Heretofore, there has been an attempt by the Board of Public Utilities and/or their spokespersons to marginalize opposition to the current proposal as outsiders or fringe groups. That is not helpful; so far I have found the following groups are officially on record in opposition to the Jamestown proposal: Sierra Club, Citizens Campaign for the Environment, American Lung Association, Environment Advocates of New York, Great Lakes United, New York Public Interest Research Group, Natural Resources Defense Council, Pace Law School Energy Project, and the Western New York Climate Action Committee. I cannot attest to the veracity or validity of all of the organizations, however, I am certain that of those most familiar that none are cooks, goofy or fringe groups.
Remove Jamestown from the equation and there remain legitimate objections by serious minded people and organizations to the very idea of carbon sequestration. There are those who maintain with scientific support that “capturing technology raises the energy consumption of a coal plant by an average of 32 percent.” They argue logically that a coal plant equipped with CO2 capture technology would burn 32 percent more coal to produce the same amount of electricity. The same groups also argue that “if fuel use of electricity rises, the same goes for air pollution from coal plants and for the ecological consequences of coal mining. Storing the CO2 does not solve that.” While environmentalists stipulate that CO2 Sequestration and Enhanced Oil Recovery works to increase oil production they cite experience with the Weyburn Field in Saskatchewan, Canada. That project, financed by the Department of Energy, captured CO2 from a coal gasification plant in North Dakota and transported it over 200 miles to the Weyburn field for sequestration and enhanced oil recovery. The DOE reported that the field’s recovery rate doubled.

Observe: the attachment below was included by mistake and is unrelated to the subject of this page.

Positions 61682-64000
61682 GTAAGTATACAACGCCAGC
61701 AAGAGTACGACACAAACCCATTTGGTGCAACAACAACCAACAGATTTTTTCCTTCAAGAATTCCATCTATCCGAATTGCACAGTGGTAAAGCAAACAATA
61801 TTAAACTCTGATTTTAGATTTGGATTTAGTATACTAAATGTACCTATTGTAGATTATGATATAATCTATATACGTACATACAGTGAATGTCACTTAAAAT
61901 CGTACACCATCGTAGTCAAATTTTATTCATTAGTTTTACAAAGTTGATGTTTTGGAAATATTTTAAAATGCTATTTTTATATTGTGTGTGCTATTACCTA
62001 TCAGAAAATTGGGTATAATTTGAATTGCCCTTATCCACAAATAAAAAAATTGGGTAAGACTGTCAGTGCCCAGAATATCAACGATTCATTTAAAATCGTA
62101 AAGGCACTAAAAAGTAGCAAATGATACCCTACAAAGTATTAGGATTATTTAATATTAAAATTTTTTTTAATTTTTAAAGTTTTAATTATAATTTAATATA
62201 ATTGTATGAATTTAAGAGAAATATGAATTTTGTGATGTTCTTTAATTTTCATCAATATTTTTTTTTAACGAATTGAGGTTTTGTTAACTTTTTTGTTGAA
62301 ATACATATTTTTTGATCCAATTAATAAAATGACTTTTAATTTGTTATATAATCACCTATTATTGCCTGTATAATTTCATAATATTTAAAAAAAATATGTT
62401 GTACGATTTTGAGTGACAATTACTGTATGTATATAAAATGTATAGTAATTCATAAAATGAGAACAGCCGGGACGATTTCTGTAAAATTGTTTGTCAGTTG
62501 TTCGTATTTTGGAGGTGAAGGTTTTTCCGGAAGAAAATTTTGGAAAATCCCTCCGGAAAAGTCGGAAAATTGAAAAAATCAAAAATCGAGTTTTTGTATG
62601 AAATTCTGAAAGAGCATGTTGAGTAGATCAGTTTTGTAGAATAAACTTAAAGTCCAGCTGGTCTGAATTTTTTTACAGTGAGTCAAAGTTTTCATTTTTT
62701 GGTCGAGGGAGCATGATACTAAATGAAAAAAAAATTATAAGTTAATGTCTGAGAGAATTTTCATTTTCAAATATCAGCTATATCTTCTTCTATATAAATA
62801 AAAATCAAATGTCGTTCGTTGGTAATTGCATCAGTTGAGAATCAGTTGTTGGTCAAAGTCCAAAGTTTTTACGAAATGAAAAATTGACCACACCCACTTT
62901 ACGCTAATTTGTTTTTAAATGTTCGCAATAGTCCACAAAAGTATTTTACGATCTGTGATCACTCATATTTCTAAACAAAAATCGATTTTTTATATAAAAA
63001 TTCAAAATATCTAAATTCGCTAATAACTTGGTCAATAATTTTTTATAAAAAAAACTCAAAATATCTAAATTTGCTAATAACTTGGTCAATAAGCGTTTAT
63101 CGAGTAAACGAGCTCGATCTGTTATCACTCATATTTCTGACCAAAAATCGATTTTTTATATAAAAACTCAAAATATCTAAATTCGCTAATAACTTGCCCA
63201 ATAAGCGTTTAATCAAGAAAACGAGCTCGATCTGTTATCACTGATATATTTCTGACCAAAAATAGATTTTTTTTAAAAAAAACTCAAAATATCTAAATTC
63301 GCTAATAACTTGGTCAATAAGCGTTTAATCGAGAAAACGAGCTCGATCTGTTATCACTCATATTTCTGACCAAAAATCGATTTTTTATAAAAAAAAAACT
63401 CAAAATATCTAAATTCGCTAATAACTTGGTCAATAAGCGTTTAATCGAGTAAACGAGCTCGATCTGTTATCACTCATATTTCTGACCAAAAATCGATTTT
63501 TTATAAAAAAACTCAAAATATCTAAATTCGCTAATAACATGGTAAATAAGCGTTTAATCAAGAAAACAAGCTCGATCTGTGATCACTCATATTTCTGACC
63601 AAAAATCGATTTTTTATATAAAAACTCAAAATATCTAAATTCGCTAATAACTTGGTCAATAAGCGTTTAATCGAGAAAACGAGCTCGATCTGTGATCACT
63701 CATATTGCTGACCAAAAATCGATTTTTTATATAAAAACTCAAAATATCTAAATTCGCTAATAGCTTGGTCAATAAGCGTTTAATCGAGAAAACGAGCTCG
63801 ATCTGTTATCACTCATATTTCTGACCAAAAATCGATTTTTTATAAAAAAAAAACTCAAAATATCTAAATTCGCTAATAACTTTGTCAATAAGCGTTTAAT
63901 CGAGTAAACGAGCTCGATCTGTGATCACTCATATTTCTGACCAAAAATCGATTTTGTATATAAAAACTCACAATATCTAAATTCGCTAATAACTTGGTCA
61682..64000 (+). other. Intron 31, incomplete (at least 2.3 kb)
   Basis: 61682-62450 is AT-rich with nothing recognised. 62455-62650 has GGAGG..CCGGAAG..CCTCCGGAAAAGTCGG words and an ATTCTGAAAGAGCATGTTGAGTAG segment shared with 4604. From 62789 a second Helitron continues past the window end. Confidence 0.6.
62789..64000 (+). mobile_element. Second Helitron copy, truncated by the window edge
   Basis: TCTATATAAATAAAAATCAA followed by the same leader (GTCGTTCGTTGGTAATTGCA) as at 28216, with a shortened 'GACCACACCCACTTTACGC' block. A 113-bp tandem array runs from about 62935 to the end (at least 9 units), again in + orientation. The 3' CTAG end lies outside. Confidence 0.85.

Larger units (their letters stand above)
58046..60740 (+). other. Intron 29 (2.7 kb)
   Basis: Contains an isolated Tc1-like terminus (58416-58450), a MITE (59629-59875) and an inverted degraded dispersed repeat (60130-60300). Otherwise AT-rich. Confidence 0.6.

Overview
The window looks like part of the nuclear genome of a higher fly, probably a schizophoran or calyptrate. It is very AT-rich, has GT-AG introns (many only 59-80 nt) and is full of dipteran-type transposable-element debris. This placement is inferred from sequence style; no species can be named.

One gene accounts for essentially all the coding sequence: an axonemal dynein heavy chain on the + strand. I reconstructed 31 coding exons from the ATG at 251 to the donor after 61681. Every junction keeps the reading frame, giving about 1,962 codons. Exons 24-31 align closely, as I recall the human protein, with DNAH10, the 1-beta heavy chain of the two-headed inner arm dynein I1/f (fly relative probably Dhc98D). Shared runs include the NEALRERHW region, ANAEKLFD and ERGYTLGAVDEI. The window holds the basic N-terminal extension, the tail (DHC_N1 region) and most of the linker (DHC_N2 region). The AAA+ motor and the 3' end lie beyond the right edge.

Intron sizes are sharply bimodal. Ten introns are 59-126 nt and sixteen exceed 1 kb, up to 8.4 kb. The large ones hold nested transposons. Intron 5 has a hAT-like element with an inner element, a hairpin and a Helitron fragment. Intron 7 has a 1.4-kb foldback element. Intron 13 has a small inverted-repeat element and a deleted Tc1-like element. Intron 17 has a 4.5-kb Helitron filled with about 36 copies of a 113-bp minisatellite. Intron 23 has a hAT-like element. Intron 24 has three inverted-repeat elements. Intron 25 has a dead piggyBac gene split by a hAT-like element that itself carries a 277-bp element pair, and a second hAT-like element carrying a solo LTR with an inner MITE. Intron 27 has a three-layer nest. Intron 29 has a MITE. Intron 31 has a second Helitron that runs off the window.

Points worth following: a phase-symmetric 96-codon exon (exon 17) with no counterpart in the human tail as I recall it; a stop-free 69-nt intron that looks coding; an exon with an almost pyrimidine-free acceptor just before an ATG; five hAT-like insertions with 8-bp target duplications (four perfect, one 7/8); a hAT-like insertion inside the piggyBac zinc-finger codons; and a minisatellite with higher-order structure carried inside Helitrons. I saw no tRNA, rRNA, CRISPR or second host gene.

The opponents of sequestration argue that the most obvious problem with sequestration is, if we put it in the ground will it stay there? No one knows for sure, that is why Weyburn is being closely monitored. Next they maintain, getting out the additional oil produces more CO2 than is buried and the Weyburn case study supports that conclusion.
Regardless of arguments for or against the proposed plant, I accept the prevailing science, my questions are neither technological nor environmental and are questions I have had from the beginning.
How are we going to transport our CO2? Pipeline? Where are we going to bury it? Are we still only replacing one boiler? If so, what will happen 10 years hence when we must replace the others? Must we spend millions more then? Since we purchase 80% of our electricity from hydro and buy most of the balance on the open market at lower costs than we can produce it, why are we producing electricity? Are we producing electricity just to sell on the commercial market? If that is the case, why don’t we fix the boiler and forget about going in debt. And, finally... Why are we building this plant?